Learn how overfishing impacts corals and what you can do to protect these important ecosystems.
It’s Corals Week! Did you know corals are animals related to jellyfish and anemones? Coral reefs are formed by individual animals, called polyps, that produce calcium carbonate which gives them their hard skeleton. You’ve probably interacted with coral reefs in some way, whether snorkeling or diving with them in warm tropical waters, or viewing them in movies.
During your interactions, have you noticed the large number of fish hanging out in or around the reef? That’s because some fish rely on coral reef systems for food, shelter, nurseries, and breeding grounds. The coral reef also benefits from having the fish around. Fish help to clean algae off the corals, provide nutrients for coral growth, and keep pests in check. While this partnership works great, it is at risk by a variety of threats.
Overfishing Threatens Reefs
So, what could interrupt this partnership? The primary threats to coral reefs are climate change, pollution, and overfishing. Overfishing occurs when the annual rate of fish caught is too high, leaving the population size too small to recover. Fish need healthy coral reefs and coral reefs need healthy fish populations. That’s why it’s so important to prevent overfishing, particularly those fish that feed on algae. When fish populations decline, algae can grow out of control, leading to the death of corals. This may lead to a less productive, algae-dominated ecosystem, with fewer fish and no living coral.
Healthy Coral Reefs are Vital for Fisheries
A healthy coral reef is important for our fisheries and economy. “Coral reefs are essential to fisheries. Approximately 25 percent of all marine life, including fish, depend on coral reefs at some point during their life cycles,” said Dr. Xaymara Serrano, Natural Resource Specialist for the Habitat Conservation Division in the Southeast. Approximately half of all federally managed fisheries depend on coral reefs. NOAA Fisheries estimates that the annual commercial and recreational value of U.S. fisheries from coral reefs is $100 million each.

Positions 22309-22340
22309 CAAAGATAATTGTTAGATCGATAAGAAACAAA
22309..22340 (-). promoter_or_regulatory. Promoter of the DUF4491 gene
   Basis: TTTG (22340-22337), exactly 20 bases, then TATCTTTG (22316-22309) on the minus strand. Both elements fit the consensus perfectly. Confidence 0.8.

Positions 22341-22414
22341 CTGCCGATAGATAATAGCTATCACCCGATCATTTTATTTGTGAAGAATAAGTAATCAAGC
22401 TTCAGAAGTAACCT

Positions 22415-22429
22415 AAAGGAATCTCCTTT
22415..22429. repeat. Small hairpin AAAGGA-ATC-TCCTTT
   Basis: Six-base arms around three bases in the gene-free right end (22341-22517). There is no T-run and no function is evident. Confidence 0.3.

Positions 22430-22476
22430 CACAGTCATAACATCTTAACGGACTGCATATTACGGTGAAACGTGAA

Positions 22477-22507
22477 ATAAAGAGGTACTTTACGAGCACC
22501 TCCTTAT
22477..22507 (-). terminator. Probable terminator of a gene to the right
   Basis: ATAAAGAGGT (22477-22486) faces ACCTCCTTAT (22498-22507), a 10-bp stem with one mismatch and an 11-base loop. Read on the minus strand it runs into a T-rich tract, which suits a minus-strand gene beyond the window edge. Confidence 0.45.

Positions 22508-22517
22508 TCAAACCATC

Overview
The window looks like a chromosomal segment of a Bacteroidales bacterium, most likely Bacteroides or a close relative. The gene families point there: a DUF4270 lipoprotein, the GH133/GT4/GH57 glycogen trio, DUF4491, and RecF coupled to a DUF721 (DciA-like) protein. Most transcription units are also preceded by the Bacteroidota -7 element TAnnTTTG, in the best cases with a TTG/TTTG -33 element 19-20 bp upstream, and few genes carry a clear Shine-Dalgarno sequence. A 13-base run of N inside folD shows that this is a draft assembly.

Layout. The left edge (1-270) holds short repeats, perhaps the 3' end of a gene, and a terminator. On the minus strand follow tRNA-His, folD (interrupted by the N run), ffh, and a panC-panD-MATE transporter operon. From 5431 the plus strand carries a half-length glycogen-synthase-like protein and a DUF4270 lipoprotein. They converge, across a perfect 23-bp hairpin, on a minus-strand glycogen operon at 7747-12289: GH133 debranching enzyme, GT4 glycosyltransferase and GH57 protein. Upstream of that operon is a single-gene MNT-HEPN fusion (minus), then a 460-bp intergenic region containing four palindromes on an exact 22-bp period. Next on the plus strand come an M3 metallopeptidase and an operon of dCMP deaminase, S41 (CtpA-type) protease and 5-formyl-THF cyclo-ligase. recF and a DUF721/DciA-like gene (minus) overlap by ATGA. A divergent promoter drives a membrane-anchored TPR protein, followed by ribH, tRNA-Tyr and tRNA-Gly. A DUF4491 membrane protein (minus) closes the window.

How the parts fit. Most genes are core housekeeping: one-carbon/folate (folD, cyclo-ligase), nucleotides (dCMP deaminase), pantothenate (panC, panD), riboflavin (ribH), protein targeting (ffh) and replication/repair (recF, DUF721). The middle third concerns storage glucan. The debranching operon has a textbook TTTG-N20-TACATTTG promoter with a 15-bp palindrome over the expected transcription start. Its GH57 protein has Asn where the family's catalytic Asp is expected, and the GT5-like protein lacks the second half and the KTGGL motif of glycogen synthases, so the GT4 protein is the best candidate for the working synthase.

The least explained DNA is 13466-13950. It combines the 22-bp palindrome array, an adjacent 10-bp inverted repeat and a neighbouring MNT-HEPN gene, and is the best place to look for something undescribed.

What You Can You Do to Help Coral Reefs and Prevent Overfishing
You can help protect coral reefs and prevent overfishing, even if you live far away from the ocean. To help, choose sustainable seafood—that’s seafood that is managed to provide for today’s needs while allowing the species to reproduce and be available for future generations. By doing this, you’re helping to prevent overfishing, which allows for a successful partnership between the fish and coral reef. Research where your seafood comes from, whether it’s from a restaurant or grocery store. From wild-capture fisheries to farmed fish facilities, the United States is a recognized global leader in harvesting fish in ways that don’t harm the environment or other wildlife. Learn more about smart seafood choices with Fishwatch, the nation’s database on sustainable seafood.
READ MORE at fisheries.noaa.gov